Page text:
One of the favored rhetorical approaches of groups which represent business interests is to remark that businesses create jobs. This is often coupled with the claim that laws which prevent certain business practices — paying unlivable wages, polluting the environment, creating unsafe work conditions — destroy jobs, or make it harder for businesses to create them. In service of this rhetoric, the Chamber of Commerce building in Washington D.C. has a banner on the outside of it reading “Jobs: Brought to you by the free market system.”
This particular line of rhetoric is of course over-simplistic and misguided, but also kind of amusing. To suggest that a particular economic system or agent in an economic system is the creator of jobs ignores the fact that there are diverse ways to carry out economic production. I would imagine a Chamber of Commerce building in the 1850s displaying a banner that read “Jobs: Brought to you by the chattel slavery system.” In Middle Ages England, a similar organization might erect a sign with the slogan “Jobs: Brought to you by the feudal system.” Additionally, slave masters and feudal lords would be triumphed as job creators, and policies which made it difficult for them to use slaves and serfs would be depicted as job-destroying.
Despite what the banner says, jobs are not brought to you by the free market system. After all, the existence of jobs long preceded the existence of the free market system. If you were to dig deep into the conservative rhetoric on job creation, what you would really find it saying is this: In the capitalist system, private owners of capital must be willing to participate in production for it to occur at all.
What is meant by the claim that businesses create jobs is that capital — which is what business owners have — is necessary for production to take place. Without it, those bringing their labor to exchange in the market will have no place to sell it, and will thus be without a job. The argument that the use of capital is necessary for capitalist production is true by definition. The point is not compelling, and does nothing but describe the mechanics of capitalist modes of production.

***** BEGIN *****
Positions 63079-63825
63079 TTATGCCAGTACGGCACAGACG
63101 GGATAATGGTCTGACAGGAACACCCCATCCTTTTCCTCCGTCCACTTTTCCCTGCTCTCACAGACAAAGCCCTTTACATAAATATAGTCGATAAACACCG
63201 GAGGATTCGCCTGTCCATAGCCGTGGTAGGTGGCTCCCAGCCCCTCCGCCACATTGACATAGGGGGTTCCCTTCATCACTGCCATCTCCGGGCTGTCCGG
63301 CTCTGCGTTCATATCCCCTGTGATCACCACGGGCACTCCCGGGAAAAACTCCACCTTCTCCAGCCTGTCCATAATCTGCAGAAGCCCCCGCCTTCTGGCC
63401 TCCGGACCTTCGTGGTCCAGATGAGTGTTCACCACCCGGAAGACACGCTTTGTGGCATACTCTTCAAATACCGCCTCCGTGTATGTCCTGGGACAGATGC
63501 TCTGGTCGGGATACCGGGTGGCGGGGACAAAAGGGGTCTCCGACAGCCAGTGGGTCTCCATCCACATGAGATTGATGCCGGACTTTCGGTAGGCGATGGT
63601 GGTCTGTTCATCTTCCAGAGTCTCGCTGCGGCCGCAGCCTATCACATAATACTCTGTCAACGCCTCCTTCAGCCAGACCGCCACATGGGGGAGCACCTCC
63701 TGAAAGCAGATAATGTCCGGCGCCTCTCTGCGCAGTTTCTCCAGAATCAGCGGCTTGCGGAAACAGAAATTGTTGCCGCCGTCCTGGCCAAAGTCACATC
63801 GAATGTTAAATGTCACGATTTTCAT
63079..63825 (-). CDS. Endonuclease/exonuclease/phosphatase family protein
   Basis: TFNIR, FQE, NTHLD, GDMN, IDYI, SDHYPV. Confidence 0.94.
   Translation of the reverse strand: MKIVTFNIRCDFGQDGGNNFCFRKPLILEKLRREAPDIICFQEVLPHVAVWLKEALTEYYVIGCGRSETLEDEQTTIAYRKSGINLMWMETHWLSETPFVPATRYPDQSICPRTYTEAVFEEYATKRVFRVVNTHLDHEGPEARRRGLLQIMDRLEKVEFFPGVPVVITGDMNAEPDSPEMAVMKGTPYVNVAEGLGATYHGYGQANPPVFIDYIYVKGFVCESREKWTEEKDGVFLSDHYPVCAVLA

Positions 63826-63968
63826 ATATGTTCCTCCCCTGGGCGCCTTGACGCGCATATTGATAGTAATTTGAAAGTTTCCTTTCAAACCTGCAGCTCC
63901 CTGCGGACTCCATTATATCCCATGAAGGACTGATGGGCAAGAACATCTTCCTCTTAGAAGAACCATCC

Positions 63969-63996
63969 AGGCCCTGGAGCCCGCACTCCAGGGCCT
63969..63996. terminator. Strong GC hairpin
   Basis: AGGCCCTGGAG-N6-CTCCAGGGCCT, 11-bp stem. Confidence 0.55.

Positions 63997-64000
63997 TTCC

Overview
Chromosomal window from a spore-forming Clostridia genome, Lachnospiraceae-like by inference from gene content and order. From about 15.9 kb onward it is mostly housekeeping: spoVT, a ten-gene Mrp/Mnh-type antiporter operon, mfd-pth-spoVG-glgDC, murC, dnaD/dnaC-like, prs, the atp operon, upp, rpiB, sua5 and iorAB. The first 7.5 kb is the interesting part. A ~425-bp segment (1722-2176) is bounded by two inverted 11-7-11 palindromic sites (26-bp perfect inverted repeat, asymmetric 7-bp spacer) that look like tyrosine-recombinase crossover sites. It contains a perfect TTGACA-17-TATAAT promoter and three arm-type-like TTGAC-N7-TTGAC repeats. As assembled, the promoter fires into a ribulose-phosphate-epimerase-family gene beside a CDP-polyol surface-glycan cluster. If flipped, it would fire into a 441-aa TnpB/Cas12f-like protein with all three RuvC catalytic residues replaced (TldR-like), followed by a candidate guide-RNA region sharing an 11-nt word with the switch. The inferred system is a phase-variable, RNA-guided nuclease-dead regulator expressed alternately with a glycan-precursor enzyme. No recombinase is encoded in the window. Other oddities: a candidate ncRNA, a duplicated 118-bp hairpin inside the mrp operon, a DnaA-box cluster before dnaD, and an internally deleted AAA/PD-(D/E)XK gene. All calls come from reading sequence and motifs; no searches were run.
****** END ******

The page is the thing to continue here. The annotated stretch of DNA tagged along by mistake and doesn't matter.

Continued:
So what then is the point being made when business groups say that a particular action is job-destroying? In many cases, that line is used in ways that are so disingenuous as to be laughable. For example, business lobbyists claimed that totally voluntary suggestions that companies not advertise unhealthy food to kids were “job-killing government outreach.”
In other cases, what business groups mean when they say some particular requirement is job-killing is that owners of capital are not willing to make productive use of it if the requirement is put in place. So when they say that a regulation which forbids a local plant from poisoning drinking water will kill jobs, what they mean is that owners of capital are unwilling to use their capital if they are not permitted to poison the drinking water. If they cannot cut costs by dumping their waste into the local water supply, the productive enterprise is not appealing enough for them to carry out. Instead, they might do something else with their capital like buy treasuries or take it overseas to places where they are allowed to pollute drinking water.
In essence then, this whole rhetoric about policies hindering job creation is really nothing more than a threat. Owners of capital are threatening to basically carry out a sort of “capital strike” if the policy is put into place. In the same way that laborers can shut down production by withdrawing their labor, capitalists can shut down production by withdrawing their capital. Claiming that some requirement will kill jobs then is nothing but a way of signaling — often bluffing — that business owners will refuse to employ their capital under those requirements.
What is important to note then is that it is not safety or environmental regulations that kill jobs; it is the reaction of business owners to those regulations which do so. Despite some evidence to the contrary, owners of capital are actually human beings with agency. They do not have to make the choice to withdraw their capital to avoid conducting their businesses in moral ways. That is a decision that they make.
If a business owner closes up shop to avoid requirements that she behave ethically, any reasonable person should blame her for being an awful human being. But instead, this clever rhetoric about policies destroying jobs has effectively masked what is really going on, and caused people to forget that the actual agent of job destruction is not the person who imposes the minimally humane regulations, but the person who refuses to comply with them.